• Who was first to fly the Pacific?

    Posted on June 28th, 2010 John Dorcey No comments

    Today we celebrate the 83rd anniversary of the first trans-Pacific flight. The significance of many historic achievements is often lost when competing with current events. In this case, the crossing from San Francisco to Honolulu was overshadowed by the solo trans-Atlantic flight of Charles Lindbergh a month earlier.

    The Fokker F.9 aircraft, designated C-2 by the US Army Air Corps, had been significantly modified at Wright Field in Dayton, Ohio. Powered by three Wright J-5 Whirlwind engines, each developing 220 hp, the airplane cruised at 105 mph. The crew met with the press before their departure, this interview  is from a silent newsreel. Lt. Albert Hegenberger (navigator/pilot) is on the left, Lt. Lester Maitland (pilot) on the right. A second video shows the C-2 departing Oakland’s still under construction airport.

    Maitland would land the large transport at 6:29 am on June 29, 1927 after flying 2,416 miles, all of it over water. Total flying time was 25 hours, 49 minutes. In addition to each being awarded the Distinguished Flying Cross, the crew earned the Mackay Trophy for 1927. F. Trubee Davison, Assistant Secretary of War, said, “The flight is unquestionably one of the greatest aerial accomplishments ever made.”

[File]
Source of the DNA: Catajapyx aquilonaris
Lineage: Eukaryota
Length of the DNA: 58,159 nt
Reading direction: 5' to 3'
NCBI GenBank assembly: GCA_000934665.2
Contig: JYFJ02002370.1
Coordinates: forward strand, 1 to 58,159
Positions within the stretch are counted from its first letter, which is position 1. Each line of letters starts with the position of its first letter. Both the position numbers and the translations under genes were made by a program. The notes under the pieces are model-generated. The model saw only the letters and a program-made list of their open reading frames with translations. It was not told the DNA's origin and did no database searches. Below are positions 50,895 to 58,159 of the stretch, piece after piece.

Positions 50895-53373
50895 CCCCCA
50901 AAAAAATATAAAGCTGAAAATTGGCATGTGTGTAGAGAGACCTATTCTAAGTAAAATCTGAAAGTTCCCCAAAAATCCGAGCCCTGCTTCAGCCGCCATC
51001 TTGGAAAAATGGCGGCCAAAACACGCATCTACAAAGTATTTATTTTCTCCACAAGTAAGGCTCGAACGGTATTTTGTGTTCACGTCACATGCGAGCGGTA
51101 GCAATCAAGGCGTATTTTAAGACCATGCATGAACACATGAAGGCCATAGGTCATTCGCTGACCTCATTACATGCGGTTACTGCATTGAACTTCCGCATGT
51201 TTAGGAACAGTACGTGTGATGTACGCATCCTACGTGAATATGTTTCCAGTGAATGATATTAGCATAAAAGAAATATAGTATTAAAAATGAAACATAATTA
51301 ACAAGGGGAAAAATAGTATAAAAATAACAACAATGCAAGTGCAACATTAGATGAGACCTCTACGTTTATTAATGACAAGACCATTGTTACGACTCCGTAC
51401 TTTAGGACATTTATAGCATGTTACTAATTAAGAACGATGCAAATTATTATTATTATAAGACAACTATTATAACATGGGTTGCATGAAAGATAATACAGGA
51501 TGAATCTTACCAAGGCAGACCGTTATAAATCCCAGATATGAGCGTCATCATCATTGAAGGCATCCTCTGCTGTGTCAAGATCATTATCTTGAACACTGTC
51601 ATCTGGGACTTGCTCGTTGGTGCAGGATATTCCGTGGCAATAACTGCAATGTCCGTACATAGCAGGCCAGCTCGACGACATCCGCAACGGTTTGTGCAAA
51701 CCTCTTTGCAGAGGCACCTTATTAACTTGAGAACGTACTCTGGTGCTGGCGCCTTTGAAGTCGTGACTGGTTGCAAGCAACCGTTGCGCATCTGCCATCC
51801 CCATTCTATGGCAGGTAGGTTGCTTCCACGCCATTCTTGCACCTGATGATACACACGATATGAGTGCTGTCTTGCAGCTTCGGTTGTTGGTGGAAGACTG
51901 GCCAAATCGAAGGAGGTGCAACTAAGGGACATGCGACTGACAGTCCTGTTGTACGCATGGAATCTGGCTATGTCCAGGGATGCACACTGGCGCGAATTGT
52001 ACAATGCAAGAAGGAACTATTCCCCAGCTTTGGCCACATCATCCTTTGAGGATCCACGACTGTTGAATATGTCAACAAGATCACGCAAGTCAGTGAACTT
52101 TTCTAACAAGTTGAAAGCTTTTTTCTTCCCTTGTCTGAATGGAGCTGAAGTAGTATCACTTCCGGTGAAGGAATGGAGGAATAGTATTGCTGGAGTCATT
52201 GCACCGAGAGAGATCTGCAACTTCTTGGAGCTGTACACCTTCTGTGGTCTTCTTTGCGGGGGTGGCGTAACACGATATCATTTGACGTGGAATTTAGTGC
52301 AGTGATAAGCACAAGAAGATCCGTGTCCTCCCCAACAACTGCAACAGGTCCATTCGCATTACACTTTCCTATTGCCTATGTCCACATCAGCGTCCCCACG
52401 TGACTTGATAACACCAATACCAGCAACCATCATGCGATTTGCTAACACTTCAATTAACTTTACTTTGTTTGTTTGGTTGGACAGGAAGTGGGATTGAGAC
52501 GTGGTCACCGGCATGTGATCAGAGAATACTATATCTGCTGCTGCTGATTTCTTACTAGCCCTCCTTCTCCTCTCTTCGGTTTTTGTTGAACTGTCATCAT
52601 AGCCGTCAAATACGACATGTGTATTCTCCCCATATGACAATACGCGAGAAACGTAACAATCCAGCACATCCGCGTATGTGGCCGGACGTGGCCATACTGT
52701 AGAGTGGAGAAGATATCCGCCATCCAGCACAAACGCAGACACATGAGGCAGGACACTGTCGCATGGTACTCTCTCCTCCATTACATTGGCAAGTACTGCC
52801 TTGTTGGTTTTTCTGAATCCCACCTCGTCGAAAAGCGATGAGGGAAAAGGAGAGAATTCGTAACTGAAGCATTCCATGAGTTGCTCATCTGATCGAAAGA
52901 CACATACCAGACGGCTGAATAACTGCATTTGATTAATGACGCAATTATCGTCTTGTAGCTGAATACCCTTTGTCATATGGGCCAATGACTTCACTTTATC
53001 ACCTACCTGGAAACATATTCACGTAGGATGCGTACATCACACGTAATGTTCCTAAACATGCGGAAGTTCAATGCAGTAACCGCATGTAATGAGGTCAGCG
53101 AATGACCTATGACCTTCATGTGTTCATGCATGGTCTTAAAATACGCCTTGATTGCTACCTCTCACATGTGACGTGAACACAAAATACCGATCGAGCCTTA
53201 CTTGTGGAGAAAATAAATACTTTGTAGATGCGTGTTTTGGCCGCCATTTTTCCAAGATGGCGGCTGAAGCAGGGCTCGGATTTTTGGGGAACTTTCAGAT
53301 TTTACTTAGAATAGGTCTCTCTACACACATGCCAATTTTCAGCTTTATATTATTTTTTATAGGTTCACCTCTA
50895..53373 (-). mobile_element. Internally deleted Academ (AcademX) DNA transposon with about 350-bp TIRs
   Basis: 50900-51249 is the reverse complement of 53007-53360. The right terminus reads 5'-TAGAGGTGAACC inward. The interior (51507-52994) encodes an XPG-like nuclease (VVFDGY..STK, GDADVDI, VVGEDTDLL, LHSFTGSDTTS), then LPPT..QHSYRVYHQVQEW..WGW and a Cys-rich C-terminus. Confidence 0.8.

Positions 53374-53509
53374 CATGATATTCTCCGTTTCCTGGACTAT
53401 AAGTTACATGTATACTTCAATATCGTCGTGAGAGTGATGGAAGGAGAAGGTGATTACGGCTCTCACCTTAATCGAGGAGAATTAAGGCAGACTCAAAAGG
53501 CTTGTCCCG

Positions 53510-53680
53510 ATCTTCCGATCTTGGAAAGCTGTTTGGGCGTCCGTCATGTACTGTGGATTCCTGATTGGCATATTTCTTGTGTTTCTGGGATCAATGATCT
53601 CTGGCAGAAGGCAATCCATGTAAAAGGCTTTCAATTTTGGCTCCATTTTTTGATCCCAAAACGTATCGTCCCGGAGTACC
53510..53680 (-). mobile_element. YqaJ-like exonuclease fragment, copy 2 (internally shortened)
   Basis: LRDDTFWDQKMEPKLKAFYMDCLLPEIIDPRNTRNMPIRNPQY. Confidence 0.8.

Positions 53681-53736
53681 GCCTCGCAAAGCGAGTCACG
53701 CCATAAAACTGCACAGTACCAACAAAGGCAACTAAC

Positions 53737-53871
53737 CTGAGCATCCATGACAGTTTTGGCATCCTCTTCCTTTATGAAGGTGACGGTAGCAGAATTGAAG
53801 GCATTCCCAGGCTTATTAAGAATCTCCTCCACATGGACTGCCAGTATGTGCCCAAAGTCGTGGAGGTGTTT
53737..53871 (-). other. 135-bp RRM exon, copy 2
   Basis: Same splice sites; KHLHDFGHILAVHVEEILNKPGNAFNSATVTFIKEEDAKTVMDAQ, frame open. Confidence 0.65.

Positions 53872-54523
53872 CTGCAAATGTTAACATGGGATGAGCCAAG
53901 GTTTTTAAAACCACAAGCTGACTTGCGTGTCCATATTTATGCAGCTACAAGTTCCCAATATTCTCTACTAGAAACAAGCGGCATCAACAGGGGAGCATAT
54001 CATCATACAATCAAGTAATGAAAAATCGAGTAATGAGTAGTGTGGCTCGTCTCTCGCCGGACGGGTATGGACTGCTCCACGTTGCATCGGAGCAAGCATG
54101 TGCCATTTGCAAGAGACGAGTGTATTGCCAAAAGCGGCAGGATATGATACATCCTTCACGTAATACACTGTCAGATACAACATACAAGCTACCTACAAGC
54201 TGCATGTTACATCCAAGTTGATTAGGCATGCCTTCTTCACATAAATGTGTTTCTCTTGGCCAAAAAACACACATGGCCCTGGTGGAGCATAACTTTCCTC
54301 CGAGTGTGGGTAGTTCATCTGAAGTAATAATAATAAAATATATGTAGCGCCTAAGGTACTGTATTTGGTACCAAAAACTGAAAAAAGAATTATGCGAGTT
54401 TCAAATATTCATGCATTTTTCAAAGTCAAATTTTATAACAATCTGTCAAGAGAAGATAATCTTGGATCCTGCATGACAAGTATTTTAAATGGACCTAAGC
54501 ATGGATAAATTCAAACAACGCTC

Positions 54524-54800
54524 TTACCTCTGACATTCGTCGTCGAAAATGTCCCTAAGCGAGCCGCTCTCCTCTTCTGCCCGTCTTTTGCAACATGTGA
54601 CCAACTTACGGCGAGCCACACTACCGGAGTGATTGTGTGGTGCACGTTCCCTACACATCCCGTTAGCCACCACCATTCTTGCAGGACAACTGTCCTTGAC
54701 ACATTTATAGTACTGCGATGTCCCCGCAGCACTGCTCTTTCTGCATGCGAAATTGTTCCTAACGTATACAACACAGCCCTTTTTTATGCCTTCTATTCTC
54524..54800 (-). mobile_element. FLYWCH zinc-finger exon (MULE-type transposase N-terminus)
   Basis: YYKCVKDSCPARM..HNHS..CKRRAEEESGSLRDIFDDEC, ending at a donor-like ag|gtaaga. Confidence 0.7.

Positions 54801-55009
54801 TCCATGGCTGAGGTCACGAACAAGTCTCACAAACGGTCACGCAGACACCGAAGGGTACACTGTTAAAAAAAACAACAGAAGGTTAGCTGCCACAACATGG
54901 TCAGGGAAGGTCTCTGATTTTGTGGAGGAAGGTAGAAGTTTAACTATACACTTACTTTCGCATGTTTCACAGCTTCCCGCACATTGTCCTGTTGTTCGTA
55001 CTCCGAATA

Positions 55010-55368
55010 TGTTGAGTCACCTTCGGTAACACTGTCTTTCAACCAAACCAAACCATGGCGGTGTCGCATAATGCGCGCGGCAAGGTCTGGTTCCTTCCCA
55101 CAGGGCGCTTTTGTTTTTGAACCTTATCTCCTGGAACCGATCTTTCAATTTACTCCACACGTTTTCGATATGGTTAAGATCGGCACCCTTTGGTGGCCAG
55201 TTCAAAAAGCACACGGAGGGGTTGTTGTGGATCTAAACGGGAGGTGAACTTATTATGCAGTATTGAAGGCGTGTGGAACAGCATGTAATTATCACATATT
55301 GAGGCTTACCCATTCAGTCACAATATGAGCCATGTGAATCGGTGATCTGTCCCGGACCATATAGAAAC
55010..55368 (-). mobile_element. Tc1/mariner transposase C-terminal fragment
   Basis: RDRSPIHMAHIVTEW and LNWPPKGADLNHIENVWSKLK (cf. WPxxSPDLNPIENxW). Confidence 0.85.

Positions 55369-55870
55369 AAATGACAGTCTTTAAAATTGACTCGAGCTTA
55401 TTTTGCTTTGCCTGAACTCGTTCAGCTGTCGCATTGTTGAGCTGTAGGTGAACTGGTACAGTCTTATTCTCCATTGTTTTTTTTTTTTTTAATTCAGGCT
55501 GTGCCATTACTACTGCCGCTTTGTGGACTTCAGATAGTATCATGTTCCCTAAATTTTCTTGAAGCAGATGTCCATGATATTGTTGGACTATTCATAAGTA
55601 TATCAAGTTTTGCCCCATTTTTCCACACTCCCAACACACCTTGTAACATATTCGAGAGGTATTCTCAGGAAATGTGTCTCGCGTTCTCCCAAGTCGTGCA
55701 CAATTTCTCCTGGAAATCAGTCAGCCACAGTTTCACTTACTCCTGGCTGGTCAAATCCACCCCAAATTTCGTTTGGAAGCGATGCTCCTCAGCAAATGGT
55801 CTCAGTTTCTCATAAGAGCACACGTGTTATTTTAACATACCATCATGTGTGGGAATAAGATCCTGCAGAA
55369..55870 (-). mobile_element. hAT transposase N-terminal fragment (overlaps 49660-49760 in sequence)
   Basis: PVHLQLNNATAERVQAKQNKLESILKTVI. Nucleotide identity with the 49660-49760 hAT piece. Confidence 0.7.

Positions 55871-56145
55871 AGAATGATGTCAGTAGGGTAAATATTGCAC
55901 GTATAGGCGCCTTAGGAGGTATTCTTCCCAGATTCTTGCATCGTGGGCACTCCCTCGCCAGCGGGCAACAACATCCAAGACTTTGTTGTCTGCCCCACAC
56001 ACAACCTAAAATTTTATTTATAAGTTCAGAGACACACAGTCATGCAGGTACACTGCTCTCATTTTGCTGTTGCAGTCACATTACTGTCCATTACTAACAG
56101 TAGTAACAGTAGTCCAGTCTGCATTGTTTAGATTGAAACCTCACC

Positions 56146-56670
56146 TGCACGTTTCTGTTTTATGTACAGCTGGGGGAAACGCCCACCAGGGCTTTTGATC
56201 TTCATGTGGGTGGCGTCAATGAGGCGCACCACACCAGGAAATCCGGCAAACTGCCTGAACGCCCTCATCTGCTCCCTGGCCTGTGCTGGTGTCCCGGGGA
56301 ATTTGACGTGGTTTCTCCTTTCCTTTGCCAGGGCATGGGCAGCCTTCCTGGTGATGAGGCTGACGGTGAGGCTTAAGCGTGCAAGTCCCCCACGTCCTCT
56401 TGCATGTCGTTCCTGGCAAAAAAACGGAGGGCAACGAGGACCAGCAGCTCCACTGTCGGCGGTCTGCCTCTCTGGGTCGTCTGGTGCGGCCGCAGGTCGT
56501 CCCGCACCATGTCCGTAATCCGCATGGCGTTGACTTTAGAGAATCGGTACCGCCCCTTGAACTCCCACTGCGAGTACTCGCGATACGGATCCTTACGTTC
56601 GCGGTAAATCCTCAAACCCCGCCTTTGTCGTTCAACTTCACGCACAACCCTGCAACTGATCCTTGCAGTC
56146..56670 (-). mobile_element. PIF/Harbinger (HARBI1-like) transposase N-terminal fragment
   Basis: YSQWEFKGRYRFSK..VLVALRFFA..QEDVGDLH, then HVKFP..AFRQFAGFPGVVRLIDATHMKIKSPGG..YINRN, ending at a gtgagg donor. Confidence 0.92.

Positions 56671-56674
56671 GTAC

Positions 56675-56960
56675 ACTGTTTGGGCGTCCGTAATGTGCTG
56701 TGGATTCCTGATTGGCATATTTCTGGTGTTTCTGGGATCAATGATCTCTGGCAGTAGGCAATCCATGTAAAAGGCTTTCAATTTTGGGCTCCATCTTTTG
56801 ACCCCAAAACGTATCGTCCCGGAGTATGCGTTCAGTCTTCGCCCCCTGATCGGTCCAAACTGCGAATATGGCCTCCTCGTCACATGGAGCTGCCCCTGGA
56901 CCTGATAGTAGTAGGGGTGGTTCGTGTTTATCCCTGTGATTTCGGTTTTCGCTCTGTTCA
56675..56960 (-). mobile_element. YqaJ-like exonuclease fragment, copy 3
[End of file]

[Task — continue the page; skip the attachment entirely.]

The flight was described as a test flight of radio navigation equipment the Army had been developing for years. Hegenberger, an MIT graduate in aeronautical engineering, would spend his career advancing aviation technology.  Major General Hegenberger retired from the Air Force in 1949.

    Maitland had a long and storied career in the military, retiring from the Michigan Air National Guard as a Brigadier General. He was director of aeronautics for both Wisconsin and Michigan. In 1956 he was ordained an Episcopal minister; he retired as rector emeritus.

    Video footage courtesy the Prelinger Archives.

    Leave a reply